How Native Advertising Helps You Respond To User Needs
The opportunity as an advertiser to reach consumers with a user-centric experience begins before most people have even had their first cup of coffee. Across the country, people rub their bleary eyes as their phone alarms jolt them awake. They rustle around in their bed sheets or on their bedside tables to find their phones and scroll until something piques their interest. In today’s world a successful advertiser’s role is multi-faceted - entertainer, engager, and fulfiller of wants and needs. Even if you aren’t a native of native, you can become an implementation expert and reach your advertising goals with a few tips.
Form + Function - It’s a Native Tip, Not A Workout
Contrary to popular belief, native advertising isn’t actually new as we have experienced similar formats for years, like advertorials and search engine ads that mimicked the look and feel of page content. However, the banner ads of yesterday simply don’t cut it any longer for budget-savvy advertisers who want to maximize both scale and quality. Native ads combine form and function. Form means that the ad matches the visual design and look and feel of the page. Function means that is behaves like the user experience and matches the natural content. Native ads look like regular content and therefore increase your revenue potential.
Designing Your User-Centric Approach
The advertisers with the best return on investment (ROI) know that a user-centric approach requires a multi-prong strategy. Consumers expect an ad that is seamless, engaging, intuitive, and an experience. It’s a win-win for advertisers and consumers. It’s no longer just about showing someone an ad, and advertisers must now take into account how to engage the individual. Static ads don’t fit the form or function of the page - which means they don’t fit with the way consumers take in information.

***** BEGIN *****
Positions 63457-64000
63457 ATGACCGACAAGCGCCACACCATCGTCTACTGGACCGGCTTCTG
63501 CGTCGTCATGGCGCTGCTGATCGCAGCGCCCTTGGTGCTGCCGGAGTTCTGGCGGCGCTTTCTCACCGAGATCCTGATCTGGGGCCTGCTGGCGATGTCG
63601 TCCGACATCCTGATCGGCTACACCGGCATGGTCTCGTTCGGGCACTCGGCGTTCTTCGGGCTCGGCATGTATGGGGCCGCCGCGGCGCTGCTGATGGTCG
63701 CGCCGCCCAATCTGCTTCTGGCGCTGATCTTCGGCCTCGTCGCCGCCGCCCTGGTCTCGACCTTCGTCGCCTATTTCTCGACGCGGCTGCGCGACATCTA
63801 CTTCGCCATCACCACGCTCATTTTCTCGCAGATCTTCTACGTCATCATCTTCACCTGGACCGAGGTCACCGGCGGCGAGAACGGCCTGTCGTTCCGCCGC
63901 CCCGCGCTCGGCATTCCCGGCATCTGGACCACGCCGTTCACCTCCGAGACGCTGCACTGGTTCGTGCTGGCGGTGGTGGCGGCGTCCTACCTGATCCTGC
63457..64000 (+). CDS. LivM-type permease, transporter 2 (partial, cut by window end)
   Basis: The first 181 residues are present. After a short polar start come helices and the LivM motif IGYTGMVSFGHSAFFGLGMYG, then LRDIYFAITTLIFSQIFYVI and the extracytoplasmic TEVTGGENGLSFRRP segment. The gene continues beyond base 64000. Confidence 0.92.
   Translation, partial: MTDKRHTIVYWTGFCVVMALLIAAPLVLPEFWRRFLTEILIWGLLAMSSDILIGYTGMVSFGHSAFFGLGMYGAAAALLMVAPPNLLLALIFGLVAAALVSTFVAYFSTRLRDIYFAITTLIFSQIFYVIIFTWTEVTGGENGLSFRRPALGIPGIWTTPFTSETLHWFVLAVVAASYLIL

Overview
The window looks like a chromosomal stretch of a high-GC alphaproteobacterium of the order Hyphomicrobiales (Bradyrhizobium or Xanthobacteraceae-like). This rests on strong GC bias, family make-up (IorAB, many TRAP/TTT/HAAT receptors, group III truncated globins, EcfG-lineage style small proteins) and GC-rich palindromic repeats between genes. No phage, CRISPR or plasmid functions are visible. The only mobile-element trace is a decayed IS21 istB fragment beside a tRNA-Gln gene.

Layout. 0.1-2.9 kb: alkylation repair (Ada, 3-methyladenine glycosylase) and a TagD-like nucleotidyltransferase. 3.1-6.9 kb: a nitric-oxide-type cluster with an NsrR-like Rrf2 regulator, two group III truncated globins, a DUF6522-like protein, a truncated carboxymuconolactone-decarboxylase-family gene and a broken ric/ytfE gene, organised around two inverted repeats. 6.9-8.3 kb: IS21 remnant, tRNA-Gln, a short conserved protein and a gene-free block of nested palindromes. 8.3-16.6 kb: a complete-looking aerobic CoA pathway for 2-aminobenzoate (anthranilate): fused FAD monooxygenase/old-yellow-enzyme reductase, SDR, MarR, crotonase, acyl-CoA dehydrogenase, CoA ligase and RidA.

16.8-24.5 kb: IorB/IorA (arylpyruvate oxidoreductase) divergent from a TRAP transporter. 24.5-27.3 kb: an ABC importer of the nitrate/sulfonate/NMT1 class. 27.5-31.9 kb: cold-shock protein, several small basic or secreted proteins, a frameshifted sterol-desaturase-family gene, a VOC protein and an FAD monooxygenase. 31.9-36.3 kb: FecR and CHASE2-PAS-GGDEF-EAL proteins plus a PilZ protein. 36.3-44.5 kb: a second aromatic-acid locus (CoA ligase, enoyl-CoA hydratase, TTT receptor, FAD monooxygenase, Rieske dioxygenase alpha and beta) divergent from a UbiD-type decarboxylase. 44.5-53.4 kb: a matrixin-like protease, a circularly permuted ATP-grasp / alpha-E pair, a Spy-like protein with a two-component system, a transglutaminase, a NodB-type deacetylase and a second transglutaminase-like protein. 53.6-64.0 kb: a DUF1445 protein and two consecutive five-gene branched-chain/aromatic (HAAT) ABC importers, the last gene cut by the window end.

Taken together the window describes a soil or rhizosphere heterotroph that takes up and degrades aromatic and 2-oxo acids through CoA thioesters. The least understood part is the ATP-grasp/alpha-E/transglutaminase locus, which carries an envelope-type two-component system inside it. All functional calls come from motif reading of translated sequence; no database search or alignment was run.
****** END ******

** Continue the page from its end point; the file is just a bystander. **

Opportunity To Access A New Bucket Of Users
Advertisers have an opportunity to access new users. Publishers are cognizant of the user’s in-app experience with ads as their goal is to make as much money as possible, while also retaining users. As an advertiser, you also want to access the largest number of users possible. If native is the only ad format a publisher runs, advertisers who shun native miss out on user supply.
Assembling Your Ad
How do you scale native when you have to use the same creative across what can potentially range up to thousands of publishers? It is recommended you use five main fields, but you also want to choose ones that represent your ad. These are title, text, call-to-action, icon image, and main image. Native has low barriers to entry. If you have other advertising efforts, especially social media, you already have the assets. You want to keep in mind that, in a way, you want your ad to blend in which will actually compel more people to click it. Your ad sticks out because it piques the user’s interest content-wise - not like an intrusive sore thumb that takes away from their mobile experience.
An example of native creative:
Reaching Your Goals
Like all other forms of advertising, you should be monitoring and optimizing your performance. A substantial benefit of native is that the price and CPM is comparable to in-banner ads, while the click-through rate is five times the amount. Native opens up a whole new set of inventory and a chunk of users that could be great for an advertiser.
And this is just the beginning. It’s a user’s world. And native ads may not be native to it, but for any advertiser, allocating budget toward native has evolved from a choice to a necessity. Responding to user needs, not just with your product, but with your advertisements is pivotal. It’s an ad world - and we’re just living in it.